While this will vary slightly from person to person, the recommendations for weight gain during pregnancy range from 10-25kgs, with most pregnancy weight gain occurring after week 20.

Most of this weight will come from the growing baby, but your body also stores extra fat for breast milk after giving birth.

Increased weight gain can cause similar complications to losing weight during pregnancy, such as diabetes and preeclampsia [4].

What if you want to lose weight during pregnancy?

This is a conversation you'll need to have with your doctor in order to ensure this is safe and being undertaken with medical guidance.

Try your best to focus on moving your body when you have the energy and filling your plate with healthy fats, proteins and carbohydrates so you and your baby are getting all of the nutrients you need.

Tips for maintaining a healthy pregnancy

A balanced diet

Eating a healthy and balanced diet is never as important as it is when you support a growing baby. Consider adding the following to your daily diet to ensure you're receiving all of the important pregnancy vitamins and minerals:

  • Dairy products for calcium and protein
  • Legumes such as chickpeas, lentils, peas, beans and more contain fibre, protein, iron, folate, and calcium and are particularly good for plant-based parents
  • Salmon is a good source of omega-3
  • Dark leafy greens are packed with fibre, vitamin C, vitamin K, vitamin A, calcium, iron, folate, and potassium and are one of the best things for mum and bubs.
  • High-quality lean proteins such as beef, pork and chicken are rich in iron which can be great for combating iron-deficiency anaemia
  • Berries for antioxidants
  • Whole grains for fibre and vitamins

Kin's Omega-3 DHA is formulated to maintain cardiovascular health and healthy cholesterol while supporting cognitive function and mental well-being.

We know pregnancy can be a little overwhelming — but it doesn’t have to be. Kin's Pregnancy Checklist consists of bite-sized checklist items personalised to your pregnancy journey. Approved by fertility specialists and OBYGN approved, you'll feel prepared to tackle each day as it comes and enjoy the process, rather than get lost in it.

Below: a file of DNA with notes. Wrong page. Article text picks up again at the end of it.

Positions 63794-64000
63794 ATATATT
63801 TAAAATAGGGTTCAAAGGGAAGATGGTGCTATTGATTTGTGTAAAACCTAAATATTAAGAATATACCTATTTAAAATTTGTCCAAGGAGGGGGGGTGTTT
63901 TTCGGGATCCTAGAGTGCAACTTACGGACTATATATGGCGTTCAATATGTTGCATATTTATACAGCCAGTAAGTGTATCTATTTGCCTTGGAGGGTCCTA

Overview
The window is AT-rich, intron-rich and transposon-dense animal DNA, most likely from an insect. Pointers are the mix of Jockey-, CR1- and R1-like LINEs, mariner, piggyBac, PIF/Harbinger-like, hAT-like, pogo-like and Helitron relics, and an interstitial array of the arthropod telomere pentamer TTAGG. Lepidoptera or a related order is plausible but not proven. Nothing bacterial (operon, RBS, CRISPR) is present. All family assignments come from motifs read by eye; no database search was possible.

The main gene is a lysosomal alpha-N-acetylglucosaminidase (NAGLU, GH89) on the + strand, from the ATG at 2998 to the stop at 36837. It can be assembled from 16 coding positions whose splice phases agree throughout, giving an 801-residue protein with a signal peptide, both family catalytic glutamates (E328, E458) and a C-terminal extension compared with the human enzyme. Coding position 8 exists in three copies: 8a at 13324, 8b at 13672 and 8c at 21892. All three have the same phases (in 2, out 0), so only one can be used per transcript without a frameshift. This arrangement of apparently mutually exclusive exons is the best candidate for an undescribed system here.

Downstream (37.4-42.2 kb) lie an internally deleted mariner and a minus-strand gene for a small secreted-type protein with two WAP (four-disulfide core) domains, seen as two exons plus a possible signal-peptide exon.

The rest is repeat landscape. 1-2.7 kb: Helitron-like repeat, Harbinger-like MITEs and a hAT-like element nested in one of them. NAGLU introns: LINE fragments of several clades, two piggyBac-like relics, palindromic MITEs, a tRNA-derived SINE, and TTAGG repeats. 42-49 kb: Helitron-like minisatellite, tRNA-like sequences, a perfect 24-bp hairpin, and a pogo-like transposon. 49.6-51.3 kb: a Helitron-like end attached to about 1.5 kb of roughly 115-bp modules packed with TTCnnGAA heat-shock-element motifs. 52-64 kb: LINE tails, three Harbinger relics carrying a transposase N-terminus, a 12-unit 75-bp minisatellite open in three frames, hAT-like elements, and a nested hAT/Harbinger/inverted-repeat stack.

Monitor your calorie intake

The recommended calorie intake for pregnant people varies from trimester to trimester, so knowing how many calories you should be consuming can help you maintain a healthy weight.

Generally speaking, it is recommended that women with a BMI of 29 or below should consume around 2,200-2900 calories per day.

But during each trimester, this intake will increase as follows:

  • Trimester 1: no additional calories
  • Trimester 2: an extra 340 calories per day
  • Trimester 3: add around 450 calories per day to your usual intake when not pregnant [5].

Weight gain recommendations

While women typically gain 10-25 kgs during pregnancy, weight gain recommendations can vary from mum to mum.

The Royal Women's Hospital total pregnancy weight gain guidelines are as follows:

  • Less than 18.5 BMI (underweight): 12.5kg to 18kg
  • 18.5 to 24.9 BMI: 11.5kg to 16kg
  • 25 to 29.9 BMI (overweight): 7kg to 11.5kg
  • 30 or more BMI: 5kg to 9kg [6].

Get moving

While exercise can feel difficult while pregnant due to a lack of energy, try your best to get moving when you're feeling up to it. This is not only great for your body but we can't forget the stress-relieving benefits as well.

Some of the best pregnancy-friendly ways to get active are:

If you're struggling with your energy levels during pregnancy, you might want to have a look at how much protein you're consuming. Kin's Essential Protein is designed to help you meet your heightened nutrient needs during pregnancy and can help support energy levels so you can remain active during each stage.

Image credit: Getty Images